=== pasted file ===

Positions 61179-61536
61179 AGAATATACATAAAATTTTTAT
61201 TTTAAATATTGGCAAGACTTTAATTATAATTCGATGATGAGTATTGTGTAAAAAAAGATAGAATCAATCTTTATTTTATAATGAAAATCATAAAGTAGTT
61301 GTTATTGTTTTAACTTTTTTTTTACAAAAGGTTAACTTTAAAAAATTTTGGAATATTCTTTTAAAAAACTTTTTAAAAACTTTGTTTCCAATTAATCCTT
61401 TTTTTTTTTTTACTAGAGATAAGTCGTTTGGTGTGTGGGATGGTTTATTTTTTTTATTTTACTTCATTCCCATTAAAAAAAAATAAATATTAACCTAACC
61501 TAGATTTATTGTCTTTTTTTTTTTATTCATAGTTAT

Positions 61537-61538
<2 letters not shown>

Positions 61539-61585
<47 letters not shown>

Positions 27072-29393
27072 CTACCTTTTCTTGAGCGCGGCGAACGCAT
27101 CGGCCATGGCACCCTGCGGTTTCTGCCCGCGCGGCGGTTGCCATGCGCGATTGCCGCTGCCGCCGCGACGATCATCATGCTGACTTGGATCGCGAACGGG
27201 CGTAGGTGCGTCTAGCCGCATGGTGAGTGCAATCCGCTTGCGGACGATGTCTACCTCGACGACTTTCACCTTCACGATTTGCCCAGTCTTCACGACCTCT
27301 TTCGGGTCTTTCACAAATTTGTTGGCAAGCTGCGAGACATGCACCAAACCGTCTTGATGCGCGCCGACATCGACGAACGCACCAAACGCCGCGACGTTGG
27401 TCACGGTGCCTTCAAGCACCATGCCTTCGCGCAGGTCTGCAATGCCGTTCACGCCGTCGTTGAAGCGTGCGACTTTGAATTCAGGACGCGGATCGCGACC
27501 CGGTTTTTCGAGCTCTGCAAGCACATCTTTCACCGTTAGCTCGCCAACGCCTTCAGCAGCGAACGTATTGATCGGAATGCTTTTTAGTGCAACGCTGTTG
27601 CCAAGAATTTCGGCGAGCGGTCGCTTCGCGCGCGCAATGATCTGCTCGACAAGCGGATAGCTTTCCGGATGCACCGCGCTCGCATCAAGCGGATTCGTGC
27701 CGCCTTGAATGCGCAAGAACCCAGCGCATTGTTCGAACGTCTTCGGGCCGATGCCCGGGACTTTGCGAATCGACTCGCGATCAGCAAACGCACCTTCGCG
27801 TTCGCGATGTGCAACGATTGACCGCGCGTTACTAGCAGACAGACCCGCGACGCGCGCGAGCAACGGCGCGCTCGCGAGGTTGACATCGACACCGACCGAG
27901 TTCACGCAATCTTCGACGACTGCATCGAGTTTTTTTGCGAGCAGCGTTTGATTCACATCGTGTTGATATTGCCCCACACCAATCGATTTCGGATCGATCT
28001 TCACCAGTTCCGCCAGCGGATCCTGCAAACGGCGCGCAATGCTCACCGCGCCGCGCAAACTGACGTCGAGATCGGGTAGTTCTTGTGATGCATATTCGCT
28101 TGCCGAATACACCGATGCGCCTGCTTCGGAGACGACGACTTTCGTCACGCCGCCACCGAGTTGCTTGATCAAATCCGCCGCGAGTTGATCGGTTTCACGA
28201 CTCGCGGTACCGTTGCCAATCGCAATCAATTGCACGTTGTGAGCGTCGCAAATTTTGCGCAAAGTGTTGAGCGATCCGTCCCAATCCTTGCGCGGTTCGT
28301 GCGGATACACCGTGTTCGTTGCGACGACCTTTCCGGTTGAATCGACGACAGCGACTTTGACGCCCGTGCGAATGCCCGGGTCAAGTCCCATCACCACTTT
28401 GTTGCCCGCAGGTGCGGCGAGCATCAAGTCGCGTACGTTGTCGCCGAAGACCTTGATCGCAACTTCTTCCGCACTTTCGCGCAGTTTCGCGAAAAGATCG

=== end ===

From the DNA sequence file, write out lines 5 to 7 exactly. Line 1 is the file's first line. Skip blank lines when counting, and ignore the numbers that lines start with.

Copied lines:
61401 TTTTTTTTTTTACTAGAGATAAGTCGTTTGGTGTGTGGGATGGTTTATTTTTTTTATTTTACTTCATTCCCATTAAAAAAAAATAAATATTAACCTAACC
61501 TAGATTTATTGTCTTTTTTTTTTTATTCATAGTTAT

Positions 61537-61538